Check out the discussion going on here.
In this writer’s opinion, if the purpose of the hijab is “female modesty”, it should not be worn in non-Muslim majority countries precisely because it calls extra attention to the wearer — which is the opposite of modest.
Suhaib Webb and Scott Korb, writing in today’s New York Times point out what many of us know: “radicalization does not happen to young people with a strong grounding in the American Muslim mainstream.”
Bottom line? “The American Muslim community has actively and repeatedly, day in and day out, rejected such radicals on religious grounds: they do not know mercy.”
Read it here: “No Room for Radicals”
Suhaib Webb is the imam of the Islamic Society of Boston Cultural Center. Scott Korb, who teaches writing at New York University and the New School, is the author of “Light Without Fire: The Making of America’s First Muslim College.”
“I would like our community to take responsibility for how it is that we — yes, we — have allowed an interpretation of Islam to prevail in this world that turns this boy of innocence into a bomber and murderer,” writes Asra Q. Nomani. “We need to work with compassion and love to guide these boys to a “straight path,” as mentioned in the Quran’s first chapter, Al-Fatiha, ‘the Opening’. And that straight path should be one of nonviolence.”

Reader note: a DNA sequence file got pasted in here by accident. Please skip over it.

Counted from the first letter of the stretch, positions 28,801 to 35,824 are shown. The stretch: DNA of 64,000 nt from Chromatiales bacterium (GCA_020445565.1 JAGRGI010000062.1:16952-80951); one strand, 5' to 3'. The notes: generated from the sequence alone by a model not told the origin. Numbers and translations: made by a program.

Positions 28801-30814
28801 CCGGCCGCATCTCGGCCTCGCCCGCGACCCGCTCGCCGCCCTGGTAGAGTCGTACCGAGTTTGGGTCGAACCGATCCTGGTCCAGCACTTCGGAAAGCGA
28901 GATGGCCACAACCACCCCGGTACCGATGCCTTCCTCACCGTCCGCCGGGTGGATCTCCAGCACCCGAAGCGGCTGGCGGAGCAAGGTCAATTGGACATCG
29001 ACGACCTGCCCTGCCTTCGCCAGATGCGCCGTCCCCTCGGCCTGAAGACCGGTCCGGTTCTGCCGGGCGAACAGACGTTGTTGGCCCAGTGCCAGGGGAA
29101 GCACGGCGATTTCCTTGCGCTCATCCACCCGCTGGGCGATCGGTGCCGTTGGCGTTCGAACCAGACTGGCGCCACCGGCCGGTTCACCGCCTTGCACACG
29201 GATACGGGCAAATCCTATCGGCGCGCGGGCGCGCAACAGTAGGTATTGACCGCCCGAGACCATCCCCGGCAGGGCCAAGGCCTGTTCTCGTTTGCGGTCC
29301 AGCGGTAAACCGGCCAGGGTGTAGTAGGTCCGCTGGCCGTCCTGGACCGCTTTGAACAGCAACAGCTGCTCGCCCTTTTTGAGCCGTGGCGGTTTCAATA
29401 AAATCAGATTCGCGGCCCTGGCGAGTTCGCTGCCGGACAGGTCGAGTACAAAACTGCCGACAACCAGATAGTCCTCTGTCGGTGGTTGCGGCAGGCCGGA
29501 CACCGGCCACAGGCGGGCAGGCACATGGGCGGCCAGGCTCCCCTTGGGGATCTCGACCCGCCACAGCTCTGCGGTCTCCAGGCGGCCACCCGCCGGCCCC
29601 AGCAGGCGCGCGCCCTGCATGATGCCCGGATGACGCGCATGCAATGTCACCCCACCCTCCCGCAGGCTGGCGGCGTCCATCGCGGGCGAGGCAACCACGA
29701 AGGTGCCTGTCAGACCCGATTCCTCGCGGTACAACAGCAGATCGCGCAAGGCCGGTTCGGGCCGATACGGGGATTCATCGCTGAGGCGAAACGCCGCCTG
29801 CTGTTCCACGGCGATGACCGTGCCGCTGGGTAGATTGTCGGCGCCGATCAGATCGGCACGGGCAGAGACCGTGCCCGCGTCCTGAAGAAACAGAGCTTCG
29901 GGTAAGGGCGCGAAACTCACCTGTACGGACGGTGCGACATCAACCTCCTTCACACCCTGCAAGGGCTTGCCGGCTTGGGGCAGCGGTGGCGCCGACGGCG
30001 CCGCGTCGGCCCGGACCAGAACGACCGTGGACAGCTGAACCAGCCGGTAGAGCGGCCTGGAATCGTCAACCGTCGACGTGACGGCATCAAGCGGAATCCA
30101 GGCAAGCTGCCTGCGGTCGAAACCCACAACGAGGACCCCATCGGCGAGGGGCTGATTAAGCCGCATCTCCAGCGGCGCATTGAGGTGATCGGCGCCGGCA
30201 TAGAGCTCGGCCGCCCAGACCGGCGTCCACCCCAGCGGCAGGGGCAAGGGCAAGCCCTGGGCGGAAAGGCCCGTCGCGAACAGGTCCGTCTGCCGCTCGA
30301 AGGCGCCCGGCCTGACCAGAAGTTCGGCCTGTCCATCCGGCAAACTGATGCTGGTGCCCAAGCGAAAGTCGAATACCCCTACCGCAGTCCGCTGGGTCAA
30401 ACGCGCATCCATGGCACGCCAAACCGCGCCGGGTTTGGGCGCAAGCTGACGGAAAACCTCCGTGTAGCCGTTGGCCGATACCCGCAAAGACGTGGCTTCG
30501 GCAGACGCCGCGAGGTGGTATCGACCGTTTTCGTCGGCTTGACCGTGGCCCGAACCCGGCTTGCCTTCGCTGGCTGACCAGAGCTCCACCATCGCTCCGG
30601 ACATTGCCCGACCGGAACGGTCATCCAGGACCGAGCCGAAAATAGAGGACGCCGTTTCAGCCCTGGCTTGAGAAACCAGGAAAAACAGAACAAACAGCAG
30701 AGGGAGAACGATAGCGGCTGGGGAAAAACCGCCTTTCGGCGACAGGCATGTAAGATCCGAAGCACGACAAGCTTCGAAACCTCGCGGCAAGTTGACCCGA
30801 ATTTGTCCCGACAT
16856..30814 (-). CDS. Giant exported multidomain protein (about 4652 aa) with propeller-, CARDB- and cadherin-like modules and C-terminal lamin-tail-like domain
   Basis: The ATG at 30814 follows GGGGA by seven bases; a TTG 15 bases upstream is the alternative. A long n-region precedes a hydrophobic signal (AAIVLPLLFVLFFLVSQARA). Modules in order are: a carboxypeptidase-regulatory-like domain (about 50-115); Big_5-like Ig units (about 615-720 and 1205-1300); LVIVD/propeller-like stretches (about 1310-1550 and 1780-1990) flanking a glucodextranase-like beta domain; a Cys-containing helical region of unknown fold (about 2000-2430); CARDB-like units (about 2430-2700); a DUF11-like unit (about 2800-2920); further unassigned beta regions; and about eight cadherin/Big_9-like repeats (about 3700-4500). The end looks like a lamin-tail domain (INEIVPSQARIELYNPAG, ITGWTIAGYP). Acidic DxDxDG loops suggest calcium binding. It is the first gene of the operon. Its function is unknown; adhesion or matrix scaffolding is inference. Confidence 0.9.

Read more of her commentary on The Daily Beast.
The New York Times has a poignant editorial about immigrant children in today’s issue.
“Taking in what Emma Lazarus called the ‘wretched refuse’, including asylum seekers like the Tsarnaev brothers, without providing a scaffold of support undermines the promise of America.” write Marcelo M. Suárez-Orozco and Carola Suárez-Orozco in “Immigrant Kids, Adrift” (read it all here).
“The alleged involvement of two ethnic Chechen brothers in the deadly attack at the Boston Marathon last week should prompt Americans to reflect on whether we do an adequate job assimilating immigrants who arrive in the United States as children or teenagers,” the authors assert.
This is something that Muslim-Americans can agree on. Even though we’re not all mosque-centric, as immigrants and the children of immigrants, we must to a better job of acculturating our young people. We know — often first hand — the challenges they face “fitting in” to a new home.